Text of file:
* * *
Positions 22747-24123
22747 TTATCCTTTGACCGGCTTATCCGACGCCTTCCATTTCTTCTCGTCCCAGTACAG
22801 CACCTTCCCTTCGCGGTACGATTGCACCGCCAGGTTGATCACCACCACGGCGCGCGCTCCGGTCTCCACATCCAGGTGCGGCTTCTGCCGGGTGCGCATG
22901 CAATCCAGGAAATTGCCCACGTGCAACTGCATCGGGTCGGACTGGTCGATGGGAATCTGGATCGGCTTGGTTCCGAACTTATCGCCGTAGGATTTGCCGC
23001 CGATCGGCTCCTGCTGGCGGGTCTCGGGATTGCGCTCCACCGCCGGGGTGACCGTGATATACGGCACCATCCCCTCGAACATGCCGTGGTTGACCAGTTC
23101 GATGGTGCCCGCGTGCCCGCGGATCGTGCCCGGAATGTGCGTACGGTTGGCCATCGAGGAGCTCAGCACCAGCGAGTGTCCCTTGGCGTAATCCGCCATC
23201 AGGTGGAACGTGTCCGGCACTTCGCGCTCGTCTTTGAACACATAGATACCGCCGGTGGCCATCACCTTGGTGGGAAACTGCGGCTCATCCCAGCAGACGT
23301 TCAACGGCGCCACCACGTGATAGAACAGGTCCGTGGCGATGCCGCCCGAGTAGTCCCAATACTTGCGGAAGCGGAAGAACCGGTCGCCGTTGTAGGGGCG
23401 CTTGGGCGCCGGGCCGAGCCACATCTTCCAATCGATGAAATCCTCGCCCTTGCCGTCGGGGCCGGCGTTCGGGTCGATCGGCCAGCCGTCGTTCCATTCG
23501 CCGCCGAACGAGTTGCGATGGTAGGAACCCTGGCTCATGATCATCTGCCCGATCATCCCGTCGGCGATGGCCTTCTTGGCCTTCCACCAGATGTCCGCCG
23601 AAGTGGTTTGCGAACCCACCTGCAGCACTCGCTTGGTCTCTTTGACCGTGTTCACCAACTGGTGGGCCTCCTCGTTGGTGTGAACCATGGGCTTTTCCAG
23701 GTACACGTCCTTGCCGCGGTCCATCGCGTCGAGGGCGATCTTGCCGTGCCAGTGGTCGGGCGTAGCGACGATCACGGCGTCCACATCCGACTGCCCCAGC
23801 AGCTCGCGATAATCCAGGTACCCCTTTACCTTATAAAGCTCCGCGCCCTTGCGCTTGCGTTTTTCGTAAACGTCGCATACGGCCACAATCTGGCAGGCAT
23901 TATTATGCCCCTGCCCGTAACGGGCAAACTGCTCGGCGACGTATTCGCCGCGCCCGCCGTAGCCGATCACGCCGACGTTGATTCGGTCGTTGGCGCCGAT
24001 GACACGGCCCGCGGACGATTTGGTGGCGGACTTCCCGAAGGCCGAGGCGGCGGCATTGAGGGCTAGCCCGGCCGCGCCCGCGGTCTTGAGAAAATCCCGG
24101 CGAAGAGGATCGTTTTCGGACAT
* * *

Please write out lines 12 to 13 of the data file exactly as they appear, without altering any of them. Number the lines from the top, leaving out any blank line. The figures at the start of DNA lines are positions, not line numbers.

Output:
23701 GTACACGTCCTTGCCGCGGTCCATCGCGTCGAGGGCGATCTTGCCGTGCCAGTGGTCGGGCGTAGCGACGATCACGGCGTCCACATCCGACTGCCCCAGC
23801 AGCTCGCGATAATCCAGGTACCCCTTTACCTTATAAAGCTCCGCGCCCTTGCGCTTGCGTTTTTCGTAAACGTCGCATACGGCCACAATCTGGCAGGCAT